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Maybe the worm has turned for victims of Foreclosure Fraud. Today, there’s growing national news coverage that the federal government (e.g., via a joint effort by the Federal Reserve, the Office of Thrift Supervision and Office of the Comptroller of the Currency) is forcing 16 different mortgage lenders (and mortgage servicers) to reimburse money back to homeowners who these banks unfairly forced into foreclosure.

That’s right:  the banks are going to be made to pay money to their former mortgagees, the homeowners who lost their homes in foreclosure proceedings.  How far back?  According to the news reports, foreclosures during 2009 and 2010 are targeted.

Which banks are involved here?

Among the banks listed by the feds are Bank of America, Citibank, JPMorgan Chase and Wells Fargo.  These, of course, are the four biggest banks in the United States so it should come as no surprise that they are on the list.  Others include Ally Financial Inc., Aurora Bank, EverBank, HSBC, MetLife Bank, OneWest Bank, PNC, Sovereign Bank, SunTrust Banks, U.S. Bank, Lender Processing Services and MERS.

How much are these reimbursements?

There is no set amount established here – this is not like the settlement of a class action lawsuit, where all the parties must share pro-rata proceeds.  Instead, the government is requiring that these financial institutions employ an outside, independent third-party auditor to go over their books.  The auditor will report to the lenders (and servicers) bad foreclosures that it finds, and the amount of each “financial injury.”  The institutions will then forward that amount of money to the borrower that suffered that injury.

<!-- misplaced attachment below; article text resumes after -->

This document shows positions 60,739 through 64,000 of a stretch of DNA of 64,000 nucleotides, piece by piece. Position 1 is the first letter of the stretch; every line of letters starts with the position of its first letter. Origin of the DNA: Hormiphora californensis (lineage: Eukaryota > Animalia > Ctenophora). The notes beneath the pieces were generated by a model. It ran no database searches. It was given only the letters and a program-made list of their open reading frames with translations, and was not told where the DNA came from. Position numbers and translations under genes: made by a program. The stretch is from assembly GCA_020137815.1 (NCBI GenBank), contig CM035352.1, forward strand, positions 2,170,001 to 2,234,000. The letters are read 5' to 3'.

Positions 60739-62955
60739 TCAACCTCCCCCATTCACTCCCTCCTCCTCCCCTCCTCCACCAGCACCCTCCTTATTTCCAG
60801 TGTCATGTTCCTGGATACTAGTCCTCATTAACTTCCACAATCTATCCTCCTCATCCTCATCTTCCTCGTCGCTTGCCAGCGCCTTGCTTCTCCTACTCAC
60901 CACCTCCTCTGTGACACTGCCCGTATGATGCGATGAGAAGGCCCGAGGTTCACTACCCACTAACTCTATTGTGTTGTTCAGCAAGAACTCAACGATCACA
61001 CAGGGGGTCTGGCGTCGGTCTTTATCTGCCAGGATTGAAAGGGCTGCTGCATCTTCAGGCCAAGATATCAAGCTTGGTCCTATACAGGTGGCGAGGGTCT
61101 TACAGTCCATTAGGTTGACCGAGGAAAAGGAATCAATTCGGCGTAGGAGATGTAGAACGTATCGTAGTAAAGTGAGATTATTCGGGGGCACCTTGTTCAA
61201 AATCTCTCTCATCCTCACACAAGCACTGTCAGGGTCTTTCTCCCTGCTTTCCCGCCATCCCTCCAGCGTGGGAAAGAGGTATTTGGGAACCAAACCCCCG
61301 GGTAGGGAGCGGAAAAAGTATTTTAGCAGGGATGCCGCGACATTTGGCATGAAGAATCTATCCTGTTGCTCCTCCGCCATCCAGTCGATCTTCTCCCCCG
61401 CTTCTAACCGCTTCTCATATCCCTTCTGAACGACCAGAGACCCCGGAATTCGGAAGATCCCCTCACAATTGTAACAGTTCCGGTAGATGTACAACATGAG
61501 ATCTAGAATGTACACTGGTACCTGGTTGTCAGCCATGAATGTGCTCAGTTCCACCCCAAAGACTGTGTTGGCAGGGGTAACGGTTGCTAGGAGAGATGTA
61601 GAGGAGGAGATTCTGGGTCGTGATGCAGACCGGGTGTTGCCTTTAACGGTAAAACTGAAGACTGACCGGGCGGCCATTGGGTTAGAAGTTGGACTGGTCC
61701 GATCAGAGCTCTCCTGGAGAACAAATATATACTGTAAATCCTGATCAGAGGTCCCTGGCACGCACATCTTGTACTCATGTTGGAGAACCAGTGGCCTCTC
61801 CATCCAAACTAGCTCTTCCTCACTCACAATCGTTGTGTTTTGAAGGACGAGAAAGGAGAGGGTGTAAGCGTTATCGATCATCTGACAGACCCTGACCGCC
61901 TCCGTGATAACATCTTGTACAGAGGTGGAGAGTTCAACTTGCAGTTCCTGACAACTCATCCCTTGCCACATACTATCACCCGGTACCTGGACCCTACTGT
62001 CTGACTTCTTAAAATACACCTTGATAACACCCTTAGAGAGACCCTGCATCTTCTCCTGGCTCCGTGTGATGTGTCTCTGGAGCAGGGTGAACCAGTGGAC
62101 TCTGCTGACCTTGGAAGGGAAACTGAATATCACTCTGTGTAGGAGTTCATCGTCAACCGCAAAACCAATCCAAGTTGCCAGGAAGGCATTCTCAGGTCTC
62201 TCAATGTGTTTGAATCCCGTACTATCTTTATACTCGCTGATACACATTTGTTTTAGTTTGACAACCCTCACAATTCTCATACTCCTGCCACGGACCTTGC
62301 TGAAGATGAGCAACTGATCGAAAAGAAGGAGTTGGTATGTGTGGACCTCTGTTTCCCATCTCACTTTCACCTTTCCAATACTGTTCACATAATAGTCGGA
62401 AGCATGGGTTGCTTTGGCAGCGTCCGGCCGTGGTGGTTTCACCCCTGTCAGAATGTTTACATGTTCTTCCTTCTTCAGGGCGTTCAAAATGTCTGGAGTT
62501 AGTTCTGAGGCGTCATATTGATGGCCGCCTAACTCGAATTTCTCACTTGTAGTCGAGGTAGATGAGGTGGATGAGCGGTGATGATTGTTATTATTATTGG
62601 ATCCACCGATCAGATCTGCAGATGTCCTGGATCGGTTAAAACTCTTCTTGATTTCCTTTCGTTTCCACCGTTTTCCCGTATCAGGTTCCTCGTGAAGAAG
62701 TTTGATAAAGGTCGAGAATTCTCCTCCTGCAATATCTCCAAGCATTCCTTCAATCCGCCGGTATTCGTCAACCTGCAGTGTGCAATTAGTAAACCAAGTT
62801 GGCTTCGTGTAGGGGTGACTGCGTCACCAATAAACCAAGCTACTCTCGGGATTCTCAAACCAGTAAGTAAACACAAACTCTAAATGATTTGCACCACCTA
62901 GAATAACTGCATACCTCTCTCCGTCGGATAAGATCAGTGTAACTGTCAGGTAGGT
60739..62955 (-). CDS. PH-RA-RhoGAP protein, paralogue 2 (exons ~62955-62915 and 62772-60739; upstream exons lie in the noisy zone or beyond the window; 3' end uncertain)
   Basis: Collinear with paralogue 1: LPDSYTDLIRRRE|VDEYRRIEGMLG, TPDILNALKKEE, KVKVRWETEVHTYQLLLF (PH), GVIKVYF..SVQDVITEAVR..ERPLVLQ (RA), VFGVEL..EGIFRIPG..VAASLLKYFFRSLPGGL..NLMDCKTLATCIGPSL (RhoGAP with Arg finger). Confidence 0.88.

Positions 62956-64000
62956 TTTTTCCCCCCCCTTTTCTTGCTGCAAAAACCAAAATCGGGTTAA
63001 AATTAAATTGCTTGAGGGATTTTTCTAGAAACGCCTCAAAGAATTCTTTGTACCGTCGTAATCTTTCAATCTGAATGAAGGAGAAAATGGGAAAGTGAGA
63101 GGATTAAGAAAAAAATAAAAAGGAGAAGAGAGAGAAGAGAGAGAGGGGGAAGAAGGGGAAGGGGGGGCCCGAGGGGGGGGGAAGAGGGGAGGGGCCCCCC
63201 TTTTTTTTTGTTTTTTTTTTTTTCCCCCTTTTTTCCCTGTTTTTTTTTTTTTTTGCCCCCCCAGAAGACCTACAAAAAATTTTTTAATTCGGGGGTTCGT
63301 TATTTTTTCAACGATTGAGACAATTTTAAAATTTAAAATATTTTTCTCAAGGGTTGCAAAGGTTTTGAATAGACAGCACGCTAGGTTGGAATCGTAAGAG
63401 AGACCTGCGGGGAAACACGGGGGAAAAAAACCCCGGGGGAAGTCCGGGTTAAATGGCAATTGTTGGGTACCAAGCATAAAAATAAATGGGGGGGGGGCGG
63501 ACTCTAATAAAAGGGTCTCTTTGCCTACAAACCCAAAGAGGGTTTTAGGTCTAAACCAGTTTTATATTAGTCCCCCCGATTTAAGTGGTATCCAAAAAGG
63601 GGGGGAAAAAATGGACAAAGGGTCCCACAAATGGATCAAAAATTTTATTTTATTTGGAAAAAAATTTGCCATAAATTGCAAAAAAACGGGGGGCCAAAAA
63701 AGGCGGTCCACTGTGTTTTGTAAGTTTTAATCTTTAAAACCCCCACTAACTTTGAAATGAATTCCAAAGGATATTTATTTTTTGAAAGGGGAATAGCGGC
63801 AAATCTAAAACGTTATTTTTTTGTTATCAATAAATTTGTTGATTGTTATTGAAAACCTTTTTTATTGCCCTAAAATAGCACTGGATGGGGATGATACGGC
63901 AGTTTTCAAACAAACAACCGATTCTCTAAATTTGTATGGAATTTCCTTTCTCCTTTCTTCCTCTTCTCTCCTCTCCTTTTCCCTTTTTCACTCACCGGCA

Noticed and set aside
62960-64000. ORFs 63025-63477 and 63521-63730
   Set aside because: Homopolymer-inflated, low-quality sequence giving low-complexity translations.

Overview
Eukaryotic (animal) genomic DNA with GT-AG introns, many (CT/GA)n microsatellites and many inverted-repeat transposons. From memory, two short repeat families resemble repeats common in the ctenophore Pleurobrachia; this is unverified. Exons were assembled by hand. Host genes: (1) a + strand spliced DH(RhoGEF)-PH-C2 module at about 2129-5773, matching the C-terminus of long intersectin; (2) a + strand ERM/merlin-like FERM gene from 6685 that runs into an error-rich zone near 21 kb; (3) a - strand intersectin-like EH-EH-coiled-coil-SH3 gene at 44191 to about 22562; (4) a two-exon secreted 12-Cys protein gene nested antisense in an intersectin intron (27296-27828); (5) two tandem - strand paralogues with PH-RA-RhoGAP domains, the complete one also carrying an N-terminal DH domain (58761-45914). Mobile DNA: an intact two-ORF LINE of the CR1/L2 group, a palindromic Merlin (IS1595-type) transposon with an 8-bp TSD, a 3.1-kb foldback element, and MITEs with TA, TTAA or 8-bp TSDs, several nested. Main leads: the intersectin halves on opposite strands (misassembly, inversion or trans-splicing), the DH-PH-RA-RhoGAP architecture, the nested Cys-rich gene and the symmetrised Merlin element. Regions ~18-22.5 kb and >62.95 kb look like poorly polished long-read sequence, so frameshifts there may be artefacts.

When does this begin?

Soon.   The banks (and servicers) have 45 days to go out and find the auditor.  No details on how long the auditor has to do its job.  (Although, that auditor will have lots of pressure to do that job fast: lots of fingers will be drumming on lots of tabletops, both those of the lenders anxious on what they have to fork out as well as the homeowners who are anxious for their cash.)

What can you receive?

There’s no limits according to the federal government.  No cap on what the banks may have to pay in total.  No cap on what each individual homeowner may receive.  What the homeowner will receive will be determined by the auditor.  No word yet on whether or not the homeowner can negotiate with the auditor on what that amount should be, or how the homeowner can challenge the auditor’s decision.  Filing a lawsuit is always an option, of course.

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